Spyglass Ds
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2021 ◽  
Vol 32 (5) ◽  
pp. S94-S95
J. Xu ◽  
M. Darcy ◽  
D. Picus ◽  
N.B. Mani ◽  
J. Marlow ◽  

Endoscopy ◽  
2021 ◽  
Lingjian Kong ◽  
Dan Liu ◽  
Jiyu Zhang ◽  
Ullah Saif ◽  
Lixia Zhao ◽  

Objective: To investigate the diagnostic and therapeutic value of the SpyGlass DS (single-operator cholangioscopy system) for endoscopic management of acute appendicitis. Methods: Fourteen patients with acute uncomplicated simple or supportive appendicitis were evaluated between November 2018 and September 2020. The diagnosis of acute appendicitis was confirmed by colonoscopy direct vision imaging and Spyglass imaging. The successful rate of the Spy-Glass DS assisted endoscopic retrograde appendicitis therapy, the procedure time, post-operative length of hospital stay, complications, and recurrence rate were recorded Results: The procedure technical success rate was 100% with high quality imaging of the appendiceal cavity of all 14 patients using SpyGlass DS. The average procedure time was 37.8 ± 22 min. Abdominal pain was relieved immediately after the procedure in all patients. The average post-operative hospital was 1.9 ± 0.7 days. No recurrence occurred during 2 to 24 months of follow-up. Conclusion: Spyglass-assisted endoscopic retrograde appendicitis therapy provides a feasible, safe, effective alternative approach to diagnose and management of acute uncomplicated appendicitis without the need for X-ray or ultrasonic guidance.  

2021 ◽  
Vol 60 (1) ◽  
pp. 47-52
Katsuyuki Miyabe ◽  
Kenji Notohara ◽  
Go Asano ◽  
Akihisa Kato ◽  
Naruomi Jinno ◽  

2020 ◽  
Vol 52 ◽  
pp. S182-S183
R. Gabbiadini ◽  
A. Fugazza ◽  
M. Colombo ◽  
S. Carrara ◽  
R. Maselli ◽  

Diagnostics ◽  
2020 ◽  
Vol 10 (9) ◽  
pp. 666
Li-Jia Wen ◽  
Jun-Hong Chen ◽  
Hong-Ji Xu ◽  
Qiong Yu ◽  
Kai Liu

Background: Biliary strictures are frequently encountered in clinical practice. The determination of their nature is often difficult. This study aims to systematically evaluate the efficacy and safety of the second generation of digital single-operator cholangioscopy (SpyGlass DS, DSOC) in indeterminate biliary strictures (IBDS) through biopsies. Methods: All relative studies published in Medline, the Cochrane Library, Web of Science, and EMBASE were included. The diagnostic tests for IBDS were compared to the surgical histology, autopsy, or long-term clinical follow-up. The methodological quality of the included studies was evaluated by the Quality Assessment of Studies of Diagnostic Accuracy Included in Systematic Reviews (QUADAS-2). Results: A total of 11 studies, which involved 356 patients diagnosed through biopsies, were included. The pooled sensitivity, specificity, positive likelihood ratio, negative likelihood ratio and diagnostic odds ratio were 0.74 (95% CI: 0.67–0.80), 0.98 (95% CI: 0.95–1.00), 10.52 (95% CI: 5.45–20.32), 0.31 (95% CI: 0.23–0.41), and 65.18 (95% CI: 26.79–158.61), respectively. The area under the curve (AUC) was 0.9479, and the pooled adverse event rate was 7%. The sensitivity and specificity in the heterogeneity analysis were I2 = 48.1% and I2 = 25.4%, respectively. Conclusion: SpyGlass DS is a safe and effective technique for IBDS. However, future randomized trials are needed to determine optimal number of biopsies.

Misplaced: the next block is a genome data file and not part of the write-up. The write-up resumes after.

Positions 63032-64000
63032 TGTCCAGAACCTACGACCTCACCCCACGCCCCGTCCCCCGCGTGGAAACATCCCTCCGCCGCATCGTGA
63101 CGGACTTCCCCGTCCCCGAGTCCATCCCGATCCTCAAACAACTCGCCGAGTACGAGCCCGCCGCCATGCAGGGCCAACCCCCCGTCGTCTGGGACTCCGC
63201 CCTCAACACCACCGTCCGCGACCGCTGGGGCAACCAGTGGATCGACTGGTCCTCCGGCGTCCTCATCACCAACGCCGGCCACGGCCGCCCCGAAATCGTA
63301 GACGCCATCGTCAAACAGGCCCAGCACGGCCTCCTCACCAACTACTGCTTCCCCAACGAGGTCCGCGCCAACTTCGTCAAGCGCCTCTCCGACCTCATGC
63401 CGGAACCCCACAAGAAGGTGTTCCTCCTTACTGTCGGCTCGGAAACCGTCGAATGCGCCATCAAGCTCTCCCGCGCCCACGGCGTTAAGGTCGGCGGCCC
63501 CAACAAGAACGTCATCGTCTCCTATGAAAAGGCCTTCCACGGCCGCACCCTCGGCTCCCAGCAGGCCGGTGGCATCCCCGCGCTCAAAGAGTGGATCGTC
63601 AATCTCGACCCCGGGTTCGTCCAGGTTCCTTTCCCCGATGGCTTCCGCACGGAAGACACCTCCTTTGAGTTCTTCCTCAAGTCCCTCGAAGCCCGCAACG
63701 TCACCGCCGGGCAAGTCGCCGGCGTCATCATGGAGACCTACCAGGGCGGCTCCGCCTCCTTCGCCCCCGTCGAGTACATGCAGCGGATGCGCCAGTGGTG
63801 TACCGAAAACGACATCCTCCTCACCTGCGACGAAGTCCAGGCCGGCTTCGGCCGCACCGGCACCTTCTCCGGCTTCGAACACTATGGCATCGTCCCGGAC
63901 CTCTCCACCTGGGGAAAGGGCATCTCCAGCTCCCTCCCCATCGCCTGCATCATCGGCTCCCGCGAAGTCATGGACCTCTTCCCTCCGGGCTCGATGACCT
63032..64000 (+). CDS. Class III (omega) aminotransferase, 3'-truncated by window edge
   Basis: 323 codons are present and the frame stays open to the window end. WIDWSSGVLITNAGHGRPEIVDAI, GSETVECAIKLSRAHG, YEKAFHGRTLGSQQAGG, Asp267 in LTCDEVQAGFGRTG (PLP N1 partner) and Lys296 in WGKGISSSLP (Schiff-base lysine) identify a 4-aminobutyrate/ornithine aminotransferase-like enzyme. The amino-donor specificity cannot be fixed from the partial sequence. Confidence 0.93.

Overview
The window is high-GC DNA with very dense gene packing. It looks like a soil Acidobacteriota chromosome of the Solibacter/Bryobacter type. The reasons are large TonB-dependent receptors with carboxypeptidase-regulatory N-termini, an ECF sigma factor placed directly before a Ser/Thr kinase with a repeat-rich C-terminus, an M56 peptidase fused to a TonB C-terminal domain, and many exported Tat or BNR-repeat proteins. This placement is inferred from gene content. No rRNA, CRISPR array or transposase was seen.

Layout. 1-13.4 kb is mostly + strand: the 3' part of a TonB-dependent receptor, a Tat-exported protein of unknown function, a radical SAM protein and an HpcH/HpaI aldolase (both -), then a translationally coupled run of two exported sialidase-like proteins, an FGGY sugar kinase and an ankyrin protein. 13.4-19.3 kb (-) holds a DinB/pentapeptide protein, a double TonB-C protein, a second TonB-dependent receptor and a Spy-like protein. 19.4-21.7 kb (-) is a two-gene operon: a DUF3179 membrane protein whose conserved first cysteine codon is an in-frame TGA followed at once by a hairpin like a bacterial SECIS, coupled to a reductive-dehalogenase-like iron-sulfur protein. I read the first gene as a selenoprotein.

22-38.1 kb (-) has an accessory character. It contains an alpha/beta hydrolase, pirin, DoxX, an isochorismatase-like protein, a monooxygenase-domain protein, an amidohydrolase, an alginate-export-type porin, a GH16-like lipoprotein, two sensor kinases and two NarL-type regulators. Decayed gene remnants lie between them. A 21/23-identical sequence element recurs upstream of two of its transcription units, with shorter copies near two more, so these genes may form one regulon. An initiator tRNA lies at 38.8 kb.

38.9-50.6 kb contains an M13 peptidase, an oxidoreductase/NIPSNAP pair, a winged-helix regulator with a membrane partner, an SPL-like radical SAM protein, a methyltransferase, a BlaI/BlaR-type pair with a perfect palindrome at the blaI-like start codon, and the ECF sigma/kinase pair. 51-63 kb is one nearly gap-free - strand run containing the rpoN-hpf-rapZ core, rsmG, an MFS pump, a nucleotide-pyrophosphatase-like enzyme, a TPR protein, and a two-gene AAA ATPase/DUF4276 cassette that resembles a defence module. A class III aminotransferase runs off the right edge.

2020 ◽  
Vol 59 (16) ◽  
pp. 1925-1930
Toji Murabayashi ◽  
Takahisa Ogawa ◽  
Shinsuke Koshita ◽  
Yoshihide Kanno ◽  
Hiroaki Kusunose ◽  

Lijia Wen ◽  
Junhong Chen ◽  
Liang Guo ◽  
Kai Liu

Castleman disease (CD) rarely presents with obstructive jaundice, which poses a diagnostic and therapeutic challenge to the management of the disease. A 40-year-old man was referred to our hospital for emergent management of upper abdominal pain. An abdominal mass was removed, and the postoperative pathology showed retroperitoneum CD, which was subsequently managed by adjuvant therapy of combination chemotherapy and steroids. One month later, a biliary metal stent was placed due to the presentation of obstructive jaundice. After approximately 3 months, the patient experienced another episode of obstructive jaundice, and SpyGlass DS cholangioscopy (Boston Scientific, Natick, Mass, USA) was performed via the biliary track for biopsy, which pathologically showed biliary malignancies. Radiofrequency ablation was performed with a probe (EMcision, Montreal, Canada), and another uncovered metal stent was placed within the existing metal stent. No stent occlusion occurred during a 6-month follow-up period. In conclusion, CD rarely presents with obstructive jaundice, and a combination of radiofrequency ablation with metal stent implantation under cholangioscopy can prolong the stent patency time and the survival time of patients.

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